Pulmonary Vascular Disease |

The Unique Dynamics of Venous Thromboembolism in the Presence of HIV in a Rural, Resource-Constrained Setting in Western Kenya FREE TO VIEW

Collins Saina; Imran Manji, BScPharm; Sonak Pastakia*, MPH; Rakhi Karwa, PharmD; John Kanyi, BScPharm
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Moi Teaching and Referral Hospital (MTRH) - Academic Model Providing Access To Healthcare (AMPATH), Eldoret, Kenya

Chest. 2012;142(4_MeetingAbstracts):860A. doi:10.1378/chest.1387462
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PRESENTED ON: Wednesday, October 24, 2012 at 02:45 PM - 04:15 PM

PURPOSE: Epidemiological studies have consistently illustrated that infection with HIV is a significant risk factor for the development of venous thromboembolism (VTE). Despite this evidence, very little data exists to describe the clinical consequences of the unique interplay between HIV and VTE. Through the Academic Model Providing Access to Healthcare (AMPATH), we have developed an anticoagulation monitoring service (AMS) to assist patients in western Kenya. AMPATH represents one of the largest providers of HIV care in Sub-Saharan Africa, providing comprehensive HIV services for over 140,000 ever-enrolled patients. The objective of this study is to highlight the distinctive dynamics of managing VTE in the presence of HIV and to provide guidance on the best strategies to mitigate recurrent VTE.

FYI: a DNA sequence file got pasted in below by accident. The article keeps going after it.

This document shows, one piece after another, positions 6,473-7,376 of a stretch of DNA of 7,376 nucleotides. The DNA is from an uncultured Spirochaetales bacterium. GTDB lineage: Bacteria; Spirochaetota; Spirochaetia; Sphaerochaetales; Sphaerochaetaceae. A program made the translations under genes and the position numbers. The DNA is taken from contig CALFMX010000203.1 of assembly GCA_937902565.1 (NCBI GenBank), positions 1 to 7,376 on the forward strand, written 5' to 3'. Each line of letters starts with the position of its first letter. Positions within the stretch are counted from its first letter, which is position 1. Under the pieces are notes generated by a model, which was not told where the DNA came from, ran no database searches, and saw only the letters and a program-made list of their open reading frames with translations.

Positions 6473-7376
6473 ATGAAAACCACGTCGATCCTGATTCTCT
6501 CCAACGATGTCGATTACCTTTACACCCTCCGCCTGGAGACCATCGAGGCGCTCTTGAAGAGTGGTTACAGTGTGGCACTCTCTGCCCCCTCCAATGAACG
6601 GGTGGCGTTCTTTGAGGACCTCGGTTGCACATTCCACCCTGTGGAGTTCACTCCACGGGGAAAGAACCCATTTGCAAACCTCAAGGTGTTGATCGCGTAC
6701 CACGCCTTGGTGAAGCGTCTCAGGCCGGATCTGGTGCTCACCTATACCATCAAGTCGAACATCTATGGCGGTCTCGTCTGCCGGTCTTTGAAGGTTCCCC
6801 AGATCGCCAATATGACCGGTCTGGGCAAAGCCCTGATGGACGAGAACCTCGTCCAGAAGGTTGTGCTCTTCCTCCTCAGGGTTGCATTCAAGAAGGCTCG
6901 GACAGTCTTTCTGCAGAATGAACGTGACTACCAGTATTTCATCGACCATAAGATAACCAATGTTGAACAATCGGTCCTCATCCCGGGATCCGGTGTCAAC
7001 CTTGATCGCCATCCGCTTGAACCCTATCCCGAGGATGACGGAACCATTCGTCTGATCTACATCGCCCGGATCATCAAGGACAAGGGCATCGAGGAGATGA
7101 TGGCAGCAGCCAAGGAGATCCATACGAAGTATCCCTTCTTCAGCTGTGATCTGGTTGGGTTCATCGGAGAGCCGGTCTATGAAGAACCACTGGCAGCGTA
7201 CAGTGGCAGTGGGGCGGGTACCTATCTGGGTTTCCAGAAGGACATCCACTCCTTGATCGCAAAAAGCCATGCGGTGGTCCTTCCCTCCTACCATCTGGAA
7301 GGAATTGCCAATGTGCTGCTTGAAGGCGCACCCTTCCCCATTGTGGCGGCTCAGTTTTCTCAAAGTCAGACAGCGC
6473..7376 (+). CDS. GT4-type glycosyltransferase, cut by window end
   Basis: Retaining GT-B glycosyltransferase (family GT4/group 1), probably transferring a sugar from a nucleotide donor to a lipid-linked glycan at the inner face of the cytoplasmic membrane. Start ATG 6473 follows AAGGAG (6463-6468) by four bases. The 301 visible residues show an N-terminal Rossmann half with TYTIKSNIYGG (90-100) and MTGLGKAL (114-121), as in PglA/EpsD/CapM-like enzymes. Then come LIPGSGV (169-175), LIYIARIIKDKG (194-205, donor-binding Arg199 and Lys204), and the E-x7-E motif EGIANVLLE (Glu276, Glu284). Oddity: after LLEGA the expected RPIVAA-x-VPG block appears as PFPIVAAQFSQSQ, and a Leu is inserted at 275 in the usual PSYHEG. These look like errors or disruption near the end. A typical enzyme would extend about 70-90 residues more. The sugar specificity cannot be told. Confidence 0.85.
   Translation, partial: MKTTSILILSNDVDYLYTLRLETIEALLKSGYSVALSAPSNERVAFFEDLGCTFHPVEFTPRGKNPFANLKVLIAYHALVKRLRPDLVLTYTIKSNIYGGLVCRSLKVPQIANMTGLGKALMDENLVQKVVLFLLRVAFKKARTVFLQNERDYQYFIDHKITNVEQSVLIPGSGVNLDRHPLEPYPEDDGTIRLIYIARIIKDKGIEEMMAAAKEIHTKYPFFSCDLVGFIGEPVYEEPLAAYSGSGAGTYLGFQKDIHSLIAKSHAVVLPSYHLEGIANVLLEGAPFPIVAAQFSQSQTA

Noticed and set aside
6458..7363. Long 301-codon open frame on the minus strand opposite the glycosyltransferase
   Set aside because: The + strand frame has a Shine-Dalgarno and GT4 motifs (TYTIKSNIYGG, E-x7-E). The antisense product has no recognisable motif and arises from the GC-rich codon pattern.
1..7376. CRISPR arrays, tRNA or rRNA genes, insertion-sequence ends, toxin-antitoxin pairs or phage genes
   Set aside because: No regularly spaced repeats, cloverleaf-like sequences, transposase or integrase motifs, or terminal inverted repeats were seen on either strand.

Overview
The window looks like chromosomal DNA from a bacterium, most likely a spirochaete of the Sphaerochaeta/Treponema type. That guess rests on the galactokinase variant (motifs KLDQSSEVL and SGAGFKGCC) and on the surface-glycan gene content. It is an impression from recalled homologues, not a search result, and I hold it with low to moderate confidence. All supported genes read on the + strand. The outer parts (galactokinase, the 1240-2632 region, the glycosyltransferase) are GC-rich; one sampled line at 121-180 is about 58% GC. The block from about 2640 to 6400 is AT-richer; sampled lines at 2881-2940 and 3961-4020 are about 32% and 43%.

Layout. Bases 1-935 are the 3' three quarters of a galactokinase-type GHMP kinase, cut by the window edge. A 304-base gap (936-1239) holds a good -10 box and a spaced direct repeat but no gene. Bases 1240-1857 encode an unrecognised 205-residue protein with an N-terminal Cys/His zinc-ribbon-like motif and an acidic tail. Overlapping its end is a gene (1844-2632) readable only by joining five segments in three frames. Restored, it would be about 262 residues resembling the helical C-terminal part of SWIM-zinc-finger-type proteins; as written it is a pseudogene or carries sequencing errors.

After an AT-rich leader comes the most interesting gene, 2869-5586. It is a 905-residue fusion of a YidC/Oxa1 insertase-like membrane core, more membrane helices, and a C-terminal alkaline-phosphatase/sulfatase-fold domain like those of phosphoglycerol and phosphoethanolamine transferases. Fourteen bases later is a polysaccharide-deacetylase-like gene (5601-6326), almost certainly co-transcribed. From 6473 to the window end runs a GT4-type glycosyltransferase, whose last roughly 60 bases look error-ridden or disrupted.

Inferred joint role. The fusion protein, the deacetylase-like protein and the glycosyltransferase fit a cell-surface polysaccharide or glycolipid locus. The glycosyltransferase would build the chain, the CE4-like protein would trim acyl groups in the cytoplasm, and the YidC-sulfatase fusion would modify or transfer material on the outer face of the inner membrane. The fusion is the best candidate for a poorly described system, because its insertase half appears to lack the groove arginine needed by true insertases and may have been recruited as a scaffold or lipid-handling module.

METHODS: The retrospective analysis assessed all patients who required anticoagulation monitoring since its inception. Patients were included in the analysis if they were HIV-infected, had a diagnosis of VTE, and were enrolled in the AMS. The preliminary analysis assessed the duration of therapy provided and the frequency and time course of unresolved or recurrent VTE.

RESULTS: Out of the 480 patients who required anticoagulation care, 90 patients met the inclusion criteria. The median duration of clinic follow-up was 195 days. Twenty-four (27%) of the eligible patients had evidence of unresolved VTE at the end of the intended treatment duration and required extended treatment. Two of the 90 patients had a recurrence of VTE 14 to 18 months after stopping therapy. Other factors affecting therapeutic efficacy included irregular attendance to clinic due to lack of funds and irregular international normalized ratios due to drug-drug interactions with warfarin.

CONCLUSIONS: The analyis reveals an unexpectedly high risk of prolonged VTE in the presence of HIV.

CLINICAL IMPLICATIONS: Although six months of anticoagulation therapy was chosen as the preferred duration of therapy by the AMS based on the limited evidence available, this analysis suggests that HIV-infected patients may require longer durations of warfarin for treatment of VTE.

DISCLOSURE: The following authors have nothing to disclose: Collins Saina, Imran Manji, Sonak Pastakia, Rakhi Karwa, John Kanyi

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Moi Teaching and Referral Hospital (MTRH) - Academic Model Providing Access To Healthcare (AMPATH), Eldoret, Kenya




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